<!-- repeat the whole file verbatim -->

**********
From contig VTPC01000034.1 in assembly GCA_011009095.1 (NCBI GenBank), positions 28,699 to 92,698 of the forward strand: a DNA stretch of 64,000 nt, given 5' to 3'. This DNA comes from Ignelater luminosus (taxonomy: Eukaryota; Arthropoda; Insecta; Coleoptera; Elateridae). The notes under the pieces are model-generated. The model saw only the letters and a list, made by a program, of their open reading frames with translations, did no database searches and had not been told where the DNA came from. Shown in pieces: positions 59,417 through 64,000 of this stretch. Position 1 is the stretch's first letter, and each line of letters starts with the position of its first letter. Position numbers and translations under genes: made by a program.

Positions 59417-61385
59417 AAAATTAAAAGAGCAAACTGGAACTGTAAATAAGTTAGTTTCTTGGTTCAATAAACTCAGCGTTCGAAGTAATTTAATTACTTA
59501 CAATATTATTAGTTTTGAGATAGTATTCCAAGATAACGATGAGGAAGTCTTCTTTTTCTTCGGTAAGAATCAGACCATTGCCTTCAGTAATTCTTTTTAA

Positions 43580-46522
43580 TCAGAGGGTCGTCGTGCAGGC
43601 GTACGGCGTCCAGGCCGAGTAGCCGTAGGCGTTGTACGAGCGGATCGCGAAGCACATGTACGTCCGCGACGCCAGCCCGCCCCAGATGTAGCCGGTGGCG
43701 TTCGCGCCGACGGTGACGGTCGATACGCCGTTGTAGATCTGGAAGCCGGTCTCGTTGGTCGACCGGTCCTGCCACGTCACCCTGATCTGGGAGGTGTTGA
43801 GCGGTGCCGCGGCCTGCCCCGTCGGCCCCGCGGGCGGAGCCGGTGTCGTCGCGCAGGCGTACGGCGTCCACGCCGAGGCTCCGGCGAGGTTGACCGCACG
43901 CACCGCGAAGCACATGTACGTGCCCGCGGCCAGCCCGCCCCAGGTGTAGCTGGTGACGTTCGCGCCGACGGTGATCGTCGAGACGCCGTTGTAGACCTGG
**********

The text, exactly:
From contig VTPC01000034.1 in assembly GCA_011009095.1 (NCBI GenBank), positions 28,699 to 92,698 of the forward strand: a DNA stretch of 64,000 nt, given 5' to 3'. This DNA comes from Ignelater luminosus (taxonomy: Eukaryota; Arthropoda; Insecta; Coleoptera; Elateridae). The notes under the pieces are model-generated. The model saw only the letters and a list, made by a program, of their open reading frames with translations, did no database searches and had not been told where the DNA came from. Shown in pieces: positions 59,417 through 64,000 of this stretch. Position 1 is the stretch's first letter, and each line of letters starts with the position of its first letter. Position numbers and translations under genes: made by a program.

Positions 59417-61385
59417 AAAATTAAAAGAGCAAACTGGAACTGTAAATAAGTTAGTTTCTTGGTTCAATAAACTCAGCGTTCGAAGTAATTTAATTACTTA
59501 CAATATTATTAGTTTTGAGATAGTATTCCAAGATAACGATGAGGAAGTCTTCTTTTTCTTCGGTAAGAATCAGACCATTGCCTTCAGTAATTCTTTTTAA

Positions 43580-46522
43580 TCAGAGGGTCGTCGTGCAGGC
43601 GTACGGCGTCCAGGCCGAGTAGCCGTAGGCGTTGTACGAGCGGATCGCGAAGCACATGTACGTCCGCGACGCCAGCCCGCCCCAGATGTAGCCGGTGGCG
43701 TTCGCGCCGACGGTGACGGTCGATACGCCGTTGTAGATCTGGAAGCCGGTCTCGTTGGTCGACCGGTCCTGCCACGTCACCCTGATCTGGGAGGTGTTGA
43801 GCGGTGCCGCGGCCTGCCCCGTCGGCCCCGCGGGCGGAGCCGGTGTCGTCGCGCAGGCGTACGGCGTCCACGCCGAGGCTCCGGCGAGGTTGACCGCACG
43901 CACCGCGAAGCACATGTACGTGCCCGCGGCCAGCCCGCCCCAGGTGTAGCTGGTGACGTTCGCGCCGACGGTGATCGTCGAGACGCCGTTGTAGACCTGG